To complicate matters there is a deep crisis in Venezuela matched only in direness to what we can see in the Middle East, least the bombs.  Dictatorships that manage to bring some level of material satisfaction can eventually be convinced to leave after, say, an election.  Chile is our local example. But dictatorships that created a mess cannot leave in well mannered ways.  I cannot recall an example of that. These dictatorships are either booted by force, inner or outer, or they collapse in civil war.  The XXI century model has already a distinguished pupil, Ortega's Nicaragua (and Bolivia may follow suit if Evo, currently building himself a palace, decides to stay in office and that would be that).  Brazil and Argentina escaped, for the time being, because its Foro leaders thought that a modicum of prosperity and taming of the press would suffice. The Lula that wants to come back into office has none of the civil manners of the Lula I presidency had.  If the PT in its current mood returns to office it will be with a thirst for revenge.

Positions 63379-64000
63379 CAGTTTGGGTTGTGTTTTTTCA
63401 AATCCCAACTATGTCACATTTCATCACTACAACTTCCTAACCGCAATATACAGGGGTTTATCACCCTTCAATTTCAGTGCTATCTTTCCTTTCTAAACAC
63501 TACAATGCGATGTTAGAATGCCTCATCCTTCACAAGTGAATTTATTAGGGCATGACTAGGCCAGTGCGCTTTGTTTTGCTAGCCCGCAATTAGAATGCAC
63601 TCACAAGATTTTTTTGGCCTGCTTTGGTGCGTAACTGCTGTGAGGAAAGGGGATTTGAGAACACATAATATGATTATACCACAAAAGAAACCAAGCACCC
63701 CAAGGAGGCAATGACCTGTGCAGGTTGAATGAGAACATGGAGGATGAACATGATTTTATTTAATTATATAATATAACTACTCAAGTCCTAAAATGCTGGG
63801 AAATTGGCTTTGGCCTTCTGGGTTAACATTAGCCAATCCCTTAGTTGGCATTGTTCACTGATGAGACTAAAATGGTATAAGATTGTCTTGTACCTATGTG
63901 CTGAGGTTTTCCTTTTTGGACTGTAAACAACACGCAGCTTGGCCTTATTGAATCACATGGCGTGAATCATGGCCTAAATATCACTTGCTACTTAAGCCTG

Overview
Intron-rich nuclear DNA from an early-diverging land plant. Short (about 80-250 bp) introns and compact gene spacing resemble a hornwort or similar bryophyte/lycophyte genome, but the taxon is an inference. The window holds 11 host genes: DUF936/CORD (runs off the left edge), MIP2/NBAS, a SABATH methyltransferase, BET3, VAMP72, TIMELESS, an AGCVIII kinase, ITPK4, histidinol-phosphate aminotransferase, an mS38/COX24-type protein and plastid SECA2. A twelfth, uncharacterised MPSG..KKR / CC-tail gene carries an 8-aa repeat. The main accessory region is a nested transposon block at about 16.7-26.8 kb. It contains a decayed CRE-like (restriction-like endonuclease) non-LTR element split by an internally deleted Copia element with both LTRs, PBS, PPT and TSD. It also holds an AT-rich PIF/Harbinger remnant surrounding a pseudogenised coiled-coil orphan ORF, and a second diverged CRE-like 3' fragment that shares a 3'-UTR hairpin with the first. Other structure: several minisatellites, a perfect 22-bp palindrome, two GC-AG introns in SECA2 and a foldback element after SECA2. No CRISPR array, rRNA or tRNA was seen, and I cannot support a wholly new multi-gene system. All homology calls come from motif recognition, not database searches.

To finish this meditative entry let me add a few parameters to the XXI century dictatorship seen in Venezuela, and now in Nicaragua.  The regime started by corrupting all sorts of people, in particular military officials. The goodies received made them happy but also tied their fate to the fate of the regime. Then as the political momentum in favor of Chavez started ebbing paramilitary forces were created, justice made outright partisan so that no body could act against those who abused you, be they public workers, military or paramilitary "colectivos".

The death of Chavez sped up the process. Regarding colectivos they became an army of their own that the official military establishment, turned out fat on corruption, did not dare to stare down. The genuine chavista support of today are all of those people, those who cannot claim anymore "I did not know", whose ill acquired riches and power will be exchanged in the best of cases for a light jail sentence. Denazification is the operating word here as there is no other way to deal with those who have become irremediably morally corrupt, or simply amoral.